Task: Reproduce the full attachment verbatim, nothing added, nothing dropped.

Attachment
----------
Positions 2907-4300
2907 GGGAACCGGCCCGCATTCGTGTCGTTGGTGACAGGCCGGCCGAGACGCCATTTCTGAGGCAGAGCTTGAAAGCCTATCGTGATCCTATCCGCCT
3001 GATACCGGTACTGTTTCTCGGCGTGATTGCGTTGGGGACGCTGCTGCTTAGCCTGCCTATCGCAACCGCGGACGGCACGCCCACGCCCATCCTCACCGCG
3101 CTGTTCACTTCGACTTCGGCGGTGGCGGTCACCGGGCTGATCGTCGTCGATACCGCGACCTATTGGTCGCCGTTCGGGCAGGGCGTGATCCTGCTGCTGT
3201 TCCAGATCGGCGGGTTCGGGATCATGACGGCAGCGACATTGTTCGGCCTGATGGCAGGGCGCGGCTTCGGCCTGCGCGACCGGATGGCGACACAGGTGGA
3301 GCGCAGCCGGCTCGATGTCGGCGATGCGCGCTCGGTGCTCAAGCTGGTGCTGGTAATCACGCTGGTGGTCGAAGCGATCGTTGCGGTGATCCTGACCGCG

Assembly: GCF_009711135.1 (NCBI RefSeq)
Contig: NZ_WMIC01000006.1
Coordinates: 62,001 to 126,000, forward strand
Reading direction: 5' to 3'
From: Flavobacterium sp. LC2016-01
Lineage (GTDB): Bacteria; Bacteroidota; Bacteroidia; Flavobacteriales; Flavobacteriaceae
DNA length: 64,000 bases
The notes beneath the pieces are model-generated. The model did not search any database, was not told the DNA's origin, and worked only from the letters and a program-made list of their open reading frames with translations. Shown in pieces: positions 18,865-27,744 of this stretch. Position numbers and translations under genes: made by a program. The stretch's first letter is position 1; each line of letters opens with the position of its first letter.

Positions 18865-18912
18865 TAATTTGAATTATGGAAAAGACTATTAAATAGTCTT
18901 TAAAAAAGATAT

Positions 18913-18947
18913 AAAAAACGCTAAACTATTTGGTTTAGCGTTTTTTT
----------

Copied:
Positions 2907-4300
2907 GGGAACCGGCCCGCATTCGTGTCGTTGGTGACAGGCCGGCCGAGACGCCATTTCTGAGGCAGAGCTTGAAAGCCTATCGTGATCCTATCCGCCT
3001 GATACCGGTACTGTTTCTCGGCGTGATTGCGTTGGGGACGCTGCTGCTTAGCCTGCCTATCGCAACCGCGGACGGCACGCCCACGCCCATCCTCACCGCG
3101 CTGTTCACTTCGACTTCGGCGGTGGCGGTCACCGGGCTGATCGTCGTCGATACCGCGACCTATTGGTCGCCGTTCGGGCAGGGCGTGATCCTGCTGCTGT
3201 TCCAGATCGGCGGGTTCGGGATCATGACGGCAGCGACATTGTTCGGCCTGATGGCAGGGCGCGGCTTCGGCCTGCGCGACCGGATGGCGACACAGGTGGA
3301 GCGCAGCCGGCTCGATGTCGGCGATGCGCGCTCGGTGCTCAAGCTGGTGCTGGTAATCACGCTGGTGGTCGAAGCGATCGTTGCGGTGATCCTGACCGCG

Assembly: GCF_009711135.1 (NCBI RefSeq)
Contig: NZ_WMIC01000006.1
Coordinates: 62,001 to 126,000, forward strand
Reading direction: 5' to 3'
From: Flavobacterium sp. LC2016-01
Lineage (GTDB): Bacteria; Bacteroidota; Bacteroidia; Flavobacteriales; Flavobacteriaceae
DNA length: 64,000 bases
The notes beneath the pieces are model-generated. The model did not search any database, was not told the DNA's origin, and worked only from the letters and a program-made list of their open reading frames with translations. Shown in pieces: positions 18,865-27,744 of this stretch. Position numbers and translations under genes: made by a program. The stretch's first letter is position 1; each line of letters opens with the position of its first letter.

Positions 18865-18912
18865 TAATTTGAATTATGGAAAAGACTATTAAATAGTCTT
18901 TAAAAAAGATAT

Positions 18913-18947
18913 AAAAAACGCTAAACTATTTGGTTTAGCGTTTTTTT